The Ordinary Serum Foundation

May 29, 2018

The Ordinary Serum Foundation (£5.70) is one of the most sought-after beauty buys of recent times – there was a waiting list for it at one point. But does it live up to the hype? Well, with its low price and the fact that it has sun protection to the strength of factor 15, it exceeds many of the expectations of a budget foundation even before you start to use it!

A lightweight medium-coverage formulation available in an impressive 21 shades, The Ordinary Serum Foundation is designed to offer moderate coverage that looks natural with a very lightweight serum feel. According to the literature on The Ordinary website, “the pigments used in this format are treated for a rich, highly-saturated effect. These pigments are suspended in our proprietary spreadability system that allows pigments to look natural on the skin, resist collecting within fine lines and stay on for longer. The foundations offer a semi-matte finish and are compatible with most primers and are designed to work exceptionally well with the primers offering from The Ordinary.”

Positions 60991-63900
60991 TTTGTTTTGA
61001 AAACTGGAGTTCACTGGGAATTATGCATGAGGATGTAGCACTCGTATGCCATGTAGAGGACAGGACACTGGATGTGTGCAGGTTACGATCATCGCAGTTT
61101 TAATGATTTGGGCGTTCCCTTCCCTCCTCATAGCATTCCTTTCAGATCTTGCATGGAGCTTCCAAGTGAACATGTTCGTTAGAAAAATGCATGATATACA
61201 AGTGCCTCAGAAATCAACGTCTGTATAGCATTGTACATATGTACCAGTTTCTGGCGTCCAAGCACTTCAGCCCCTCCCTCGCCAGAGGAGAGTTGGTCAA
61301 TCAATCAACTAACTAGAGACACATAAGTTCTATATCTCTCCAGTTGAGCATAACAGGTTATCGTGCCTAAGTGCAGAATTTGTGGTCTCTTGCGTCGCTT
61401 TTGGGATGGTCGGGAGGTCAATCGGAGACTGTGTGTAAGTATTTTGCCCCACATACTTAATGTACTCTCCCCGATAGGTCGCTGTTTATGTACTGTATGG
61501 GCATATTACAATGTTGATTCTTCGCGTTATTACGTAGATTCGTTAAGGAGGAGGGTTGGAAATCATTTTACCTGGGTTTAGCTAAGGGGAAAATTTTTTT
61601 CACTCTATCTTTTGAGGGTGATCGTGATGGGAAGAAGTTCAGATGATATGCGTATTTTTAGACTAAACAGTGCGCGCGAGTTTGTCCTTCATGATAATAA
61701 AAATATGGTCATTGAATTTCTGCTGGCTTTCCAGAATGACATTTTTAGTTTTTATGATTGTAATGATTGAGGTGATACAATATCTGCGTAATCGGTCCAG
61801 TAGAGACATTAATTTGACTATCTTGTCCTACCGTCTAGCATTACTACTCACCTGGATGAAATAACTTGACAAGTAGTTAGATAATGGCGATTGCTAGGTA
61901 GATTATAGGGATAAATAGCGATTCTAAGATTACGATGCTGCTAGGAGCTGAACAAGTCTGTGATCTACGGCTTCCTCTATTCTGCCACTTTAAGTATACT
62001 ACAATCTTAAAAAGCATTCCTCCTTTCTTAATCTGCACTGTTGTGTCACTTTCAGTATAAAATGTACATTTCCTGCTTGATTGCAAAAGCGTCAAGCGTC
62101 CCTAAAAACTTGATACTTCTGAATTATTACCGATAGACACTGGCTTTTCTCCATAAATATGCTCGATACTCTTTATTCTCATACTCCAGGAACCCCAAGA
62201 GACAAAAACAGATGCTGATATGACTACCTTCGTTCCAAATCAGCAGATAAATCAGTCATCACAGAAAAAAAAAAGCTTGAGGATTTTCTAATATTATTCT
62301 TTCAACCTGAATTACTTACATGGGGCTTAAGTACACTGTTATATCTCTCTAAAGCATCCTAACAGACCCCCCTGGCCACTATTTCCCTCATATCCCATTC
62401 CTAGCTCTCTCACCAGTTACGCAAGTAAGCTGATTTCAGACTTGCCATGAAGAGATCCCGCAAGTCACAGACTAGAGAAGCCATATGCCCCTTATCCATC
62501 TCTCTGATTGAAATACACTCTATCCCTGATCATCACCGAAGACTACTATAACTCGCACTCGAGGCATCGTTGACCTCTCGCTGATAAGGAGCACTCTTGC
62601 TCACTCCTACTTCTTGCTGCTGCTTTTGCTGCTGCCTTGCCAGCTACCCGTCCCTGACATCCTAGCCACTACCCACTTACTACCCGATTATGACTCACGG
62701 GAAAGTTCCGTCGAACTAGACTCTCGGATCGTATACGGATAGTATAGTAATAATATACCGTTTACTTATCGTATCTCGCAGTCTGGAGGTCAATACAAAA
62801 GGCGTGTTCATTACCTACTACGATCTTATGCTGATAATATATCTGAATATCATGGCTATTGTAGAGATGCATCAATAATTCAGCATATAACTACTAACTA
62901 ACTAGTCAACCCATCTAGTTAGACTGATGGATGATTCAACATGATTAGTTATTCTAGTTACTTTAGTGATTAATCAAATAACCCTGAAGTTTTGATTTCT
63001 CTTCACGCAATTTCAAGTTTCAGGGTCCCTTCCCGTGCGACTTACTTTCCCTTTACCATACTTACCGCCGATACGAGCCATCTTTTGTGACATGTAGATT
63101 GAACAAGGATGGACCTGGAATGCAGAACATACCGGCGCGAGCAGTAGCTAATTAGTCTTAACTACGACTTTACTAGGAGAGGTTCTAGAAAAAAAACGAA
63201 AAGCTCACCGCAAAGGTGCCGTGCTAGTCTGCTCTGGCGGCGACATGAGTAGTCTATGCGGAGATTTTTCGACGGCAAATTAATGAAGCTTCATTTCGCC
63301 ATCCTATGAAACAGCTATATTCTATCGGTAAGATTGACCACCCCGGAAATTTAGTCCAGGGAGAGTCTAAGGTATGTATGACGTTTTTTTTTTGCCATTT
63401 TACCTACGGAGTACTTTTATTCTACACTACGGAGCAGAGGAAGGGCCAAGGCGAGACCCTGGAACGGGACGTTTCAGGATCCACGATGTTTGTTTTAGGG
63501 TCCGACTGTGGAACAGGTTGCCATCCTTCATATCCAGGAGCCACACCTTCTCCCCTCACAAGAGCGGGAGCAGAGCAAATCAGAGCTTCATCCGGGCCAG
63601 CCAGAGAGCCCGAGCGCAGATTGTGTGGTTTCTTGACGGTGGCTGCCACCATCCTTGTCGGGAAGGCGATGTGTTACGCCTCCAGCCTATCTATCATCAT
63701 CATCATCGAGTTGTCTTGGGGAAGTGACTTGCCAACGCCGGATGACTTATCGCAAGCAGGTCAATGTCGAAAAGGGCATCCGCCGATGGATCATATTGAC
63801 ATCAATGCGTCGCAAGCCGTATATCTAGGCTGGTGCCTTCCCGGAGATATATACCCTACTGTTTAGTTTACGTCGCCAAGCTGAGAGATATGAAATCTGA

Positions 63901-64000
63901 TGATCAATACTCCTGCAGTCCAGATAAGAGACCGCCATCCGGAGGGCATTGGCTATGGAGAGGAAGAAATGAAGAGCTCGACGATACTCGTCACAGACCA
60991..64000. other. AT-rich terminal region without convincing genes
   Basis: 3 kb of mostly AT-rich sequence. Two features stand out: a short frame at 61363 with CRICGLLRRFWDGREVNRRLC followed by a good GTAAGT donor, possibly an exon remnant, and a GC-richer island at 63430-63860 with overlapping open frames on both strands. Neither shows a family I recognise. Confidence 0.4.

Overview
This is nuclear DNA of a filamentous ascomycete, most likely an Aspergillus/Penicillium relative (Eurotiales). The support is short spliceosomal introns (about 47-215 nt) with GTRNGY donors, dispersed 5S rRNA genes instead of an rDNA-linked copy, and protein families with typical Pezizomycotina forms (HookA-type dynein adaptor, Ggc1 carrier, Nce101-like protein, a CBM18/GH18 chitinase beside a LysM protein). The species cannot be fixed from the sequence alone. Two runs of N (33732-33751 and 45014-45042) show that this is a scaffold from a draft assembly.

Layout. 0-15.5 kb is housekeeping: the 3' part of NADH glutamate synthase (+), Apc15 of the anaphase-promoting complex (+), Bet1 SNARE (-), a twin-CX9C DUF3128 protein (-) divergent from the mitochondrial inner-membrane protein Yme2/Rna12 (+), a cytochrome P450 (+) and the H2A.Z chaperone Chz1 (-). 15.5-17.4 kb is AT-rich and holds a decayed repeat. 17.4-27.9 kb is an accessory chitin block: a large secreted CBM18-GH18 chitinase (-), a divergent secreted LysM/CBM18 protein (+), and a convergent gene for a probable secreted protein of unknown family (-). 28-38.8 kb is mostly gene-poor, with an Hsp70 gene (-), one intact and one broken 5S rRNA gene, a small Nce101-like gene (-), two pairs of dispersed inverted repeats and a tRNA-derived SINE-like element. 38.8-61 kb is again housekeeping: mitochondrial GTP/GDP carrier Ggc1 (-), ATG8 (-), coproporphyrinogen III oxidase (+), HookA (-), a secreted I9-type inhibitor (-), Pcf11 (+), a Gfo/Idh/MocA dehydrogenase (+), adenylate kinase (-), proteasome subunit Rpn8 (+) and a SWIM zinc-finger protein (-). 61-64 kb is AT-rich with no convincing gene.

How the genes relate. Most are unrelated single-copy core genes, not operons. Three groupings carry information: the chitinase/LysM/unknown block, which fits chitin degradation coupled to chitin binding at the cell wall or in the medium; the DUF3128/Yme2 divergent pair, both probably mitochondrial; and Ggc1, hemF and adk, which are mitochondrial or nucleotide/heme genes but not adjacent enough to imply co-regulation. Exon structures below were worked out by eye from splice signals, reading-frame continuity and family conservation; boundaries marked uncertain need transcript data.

So, how did I get on with The Ordinary Serum Foundation? Well, it has definitely earned a place in my collection of light foundations, the ones I might turn to when it’s warm  or when my skin is looking like it doesn’t need a lot of help in terms of evening out skin tone. It is very runny in texture and feels non-existent on the skin so it’s best used with a light moisturiser – though you might find you can skip the moisturiser stage as the serum foundation does feel as if it’s nourishing the skin. A primer might be a good idea if you want to ensure that the coverage lasts; I have been known to use a bit of powder after a while as I am prone to shine.

Colour-wise, I tried a couple and found the 1.1P Fair (fair with pink undertones) to be ideal. The shades are divided into three categories: 1 for fair to lighter tones, 2 for medium tones; and 3 for darker tones. Each category is then classified further by a second digit from 0 to 3 to indicate depth within each category. Finally, a letter is added to the shade code to identify the undertone: P (Pink) and R (Red) indicate cool undertones for lighter and darker shades respectively; N indicates a Neutral tone; Y indicates a Yellow undertone.

Got that?! If you’re ordering online, it might be worth trying a couple. At these prices, you can probably afford to!

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